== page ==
Modern blood culture instrumentation functions optimally with 10 ml of blood per culture bottle, or 20 ml of blood per culture set. This volume should contribute to the detection of low level bacteremias, but it is often difficult to obtain as well, because chronically ill persons, such as renal dialysis, cancer chemotherapy or bone marrow transplant patients may have compromised veins rendering difficult to impossible the collection of two culture sets, each containing an adequate volume of blood [1]. This may lead to false negativity of blood cultures. For a more complete evaluation and extensive references, see the excellent review articles by Hall and Lyman, [2]. and by Weinstein [3].

    The Microbiology Division of Detroit Medical Center (DMC) University Laboratories serves the nine hospitals of the DMC (approximately 2000 beds), including two large general hospitals and others specializing in pediatrics, cancer (with a large bone marrow transplant center), acute trauma, rehabilitation, tertiary care, and surgery. In addition, microbiology receives about 50 percent of its specimens from physicians’ offices and outpatient clinics, including large adult and pediatric HIV clinics, and serves as the primary or reference laboratory for two specialty hospitals. We receive approximately 80,000 blood culture sets annually. Our combined contaminated culture rate is approximately 3.7% overall. Thus we deal with over 3000 contaminated cultures per year. Not included in this number are those cultures that, although initially apparently filling the criteria for a contaminated culture, have a similar organism appearing in another blood culture within a 7-day period; these are recategorized as true infections.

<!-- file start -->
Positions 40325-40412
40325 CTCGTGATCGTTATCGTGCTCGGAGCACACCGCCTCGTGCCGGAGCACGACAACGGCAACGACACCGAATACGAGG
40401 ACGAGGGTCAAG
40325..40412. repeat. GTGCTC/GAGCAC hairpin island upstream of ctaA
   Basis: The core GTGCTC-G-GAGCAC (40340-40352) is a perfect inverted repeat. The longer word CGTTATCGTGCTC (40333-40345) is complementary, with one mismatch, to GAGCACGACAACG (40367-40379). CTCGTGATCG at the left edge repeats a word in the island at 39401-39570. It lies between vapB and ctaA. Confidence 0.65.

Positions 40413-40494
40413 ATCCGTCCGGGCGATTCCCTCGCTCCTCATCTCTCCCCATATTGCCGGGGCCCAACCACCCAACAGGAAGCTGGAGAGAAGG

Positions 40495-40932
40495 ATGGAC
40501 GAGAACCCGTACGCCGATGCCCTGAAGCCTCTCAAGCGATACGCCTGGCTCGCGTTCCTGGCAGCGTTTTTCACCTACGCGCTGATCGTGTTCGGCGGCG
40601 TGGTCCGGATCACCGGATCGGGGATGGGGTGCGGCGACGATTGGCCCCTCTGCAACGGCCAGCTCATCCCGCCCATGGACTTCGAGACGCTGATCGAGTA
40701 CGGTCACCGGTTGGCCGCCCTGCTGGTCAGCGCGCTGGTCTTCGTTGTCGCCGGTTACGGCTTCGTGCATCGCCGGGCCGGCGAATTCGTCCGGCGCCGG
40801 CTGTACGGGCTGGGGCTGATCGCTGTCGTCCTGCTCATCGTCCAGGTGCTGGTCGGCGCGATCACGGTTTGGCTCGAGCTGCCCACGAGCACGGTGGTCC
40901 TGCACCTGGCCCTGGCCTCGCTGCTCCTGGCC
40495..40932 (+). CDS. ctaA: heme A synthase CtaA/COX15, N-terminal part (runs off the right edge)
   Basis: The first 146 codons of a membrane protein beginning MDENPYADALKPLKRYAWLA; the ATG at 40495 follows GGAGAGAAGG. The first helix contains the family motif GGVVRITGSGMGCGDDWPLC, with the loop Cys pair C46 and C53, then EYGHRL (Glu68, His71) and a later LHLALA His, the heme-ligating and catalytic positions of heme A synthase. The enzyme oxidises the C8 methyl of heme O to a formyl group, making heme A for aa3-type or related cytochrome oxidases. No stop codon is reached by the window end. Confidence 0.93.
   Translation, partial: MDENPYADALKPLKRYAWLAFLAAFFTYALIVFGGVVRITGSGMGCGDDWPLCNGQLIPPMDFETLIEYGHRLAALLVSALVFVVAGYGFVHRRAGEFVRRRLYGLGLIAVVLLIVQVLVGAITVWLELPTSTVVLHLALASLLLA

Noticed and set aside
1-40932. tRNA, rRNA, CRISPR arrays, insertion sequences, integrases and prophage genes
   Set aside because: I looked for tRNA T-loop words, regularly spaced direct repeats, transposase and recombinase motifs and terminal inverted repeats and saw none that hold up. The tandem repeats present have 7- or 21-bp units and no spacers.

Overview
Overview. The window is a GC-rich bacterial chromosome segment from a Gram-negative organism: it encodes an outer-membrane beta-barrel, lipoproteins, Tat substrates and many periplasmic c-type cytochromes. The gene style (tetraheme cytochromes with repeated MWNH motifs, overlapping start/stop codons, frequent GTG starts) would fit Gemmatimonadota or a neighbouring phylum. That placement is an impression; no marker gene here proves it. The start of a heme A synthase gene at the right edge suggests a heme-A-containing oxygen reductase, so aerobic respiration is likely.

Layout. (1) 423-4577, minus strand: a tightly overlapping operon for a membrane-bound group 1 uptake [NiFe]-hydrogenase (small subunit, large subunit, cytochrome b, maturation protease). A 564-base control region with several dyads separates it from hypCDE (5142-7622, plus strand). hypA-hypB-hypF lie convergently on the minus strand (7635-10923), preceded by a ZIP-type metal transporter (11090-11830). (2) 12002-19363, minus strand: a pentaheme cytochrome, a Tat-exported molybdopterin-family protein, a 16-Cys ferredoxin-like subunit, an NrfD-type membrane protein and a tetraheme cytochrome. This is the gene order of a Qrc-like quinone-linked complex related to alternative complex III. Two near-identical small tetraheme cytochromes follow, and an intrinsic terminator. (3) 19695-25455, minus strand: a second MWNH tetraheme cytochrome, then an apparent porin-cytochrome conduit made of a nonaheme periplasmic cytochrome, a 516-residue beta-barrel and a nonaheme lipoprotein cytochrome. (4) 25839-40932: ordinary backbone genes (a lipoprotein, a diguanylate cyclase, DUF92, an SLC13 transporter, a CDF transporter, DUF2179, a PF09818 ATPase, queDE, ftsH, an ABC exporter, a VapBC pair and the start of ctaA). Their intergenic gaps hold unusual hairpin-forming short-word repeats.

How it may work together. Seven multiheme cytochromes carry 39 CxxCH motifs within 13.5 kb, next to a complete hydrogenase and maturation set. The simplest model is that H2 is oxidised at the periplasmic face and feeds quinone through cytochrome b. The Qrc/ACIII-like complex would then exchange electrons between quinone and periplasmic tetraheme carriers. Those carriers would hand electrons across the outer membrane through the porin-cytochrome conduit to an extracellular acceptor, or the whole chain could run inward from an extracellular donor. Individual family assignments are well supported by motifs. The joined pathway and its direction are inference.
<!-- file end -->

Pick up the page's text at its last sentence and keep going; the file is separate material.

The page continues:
To avoid working up contaminating organisms, we have established the following guidelines: for organisms that grow in a single blood culture set within seven days, and that appear, based on spot testing, as shown in Table 1, to be Corynebacteria, CNS, or alpha (not Streptococcus pneumoniae or S. bovis) or non-hemolytic streptococci: we do not perform either a complete identification or susceptibility testing. Due to the way we routinely process Micrococcus sp., Bacillus sp. not cereus or anthracis, Propionibacterium acnes, and Clostridium sp. not tetani, they are not subjected to special limited workup as potential "contaminated cultures."

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    Organism Group Tests to Identify as Potential Contaminants Coagulase Negative Staphylococcus

    Non-hemolytic, Gram positive cocci in clusters, catalase +, slide and tube coagulase -, pyrrolidinyl arylamidase -, bile esculin -

    Streptococcus viridans group Gram negative cocci in pairs and chains, alpha hemolytic, catalase -, not bile soluble

    Streptococcus species, no further identification

    Non-hemolytic, Gram + cocci in pairs and chains, catalase -, pyrrolidinyl arylamidase -

    Corynebacterium species Gram positive bacilli of correct morphology, catalase +, non- motile, non-hemolytic

    Table 1. Spot tests used to identify potential blood culture contaminants in our laboratory if present in only one blood culture set per 7-day period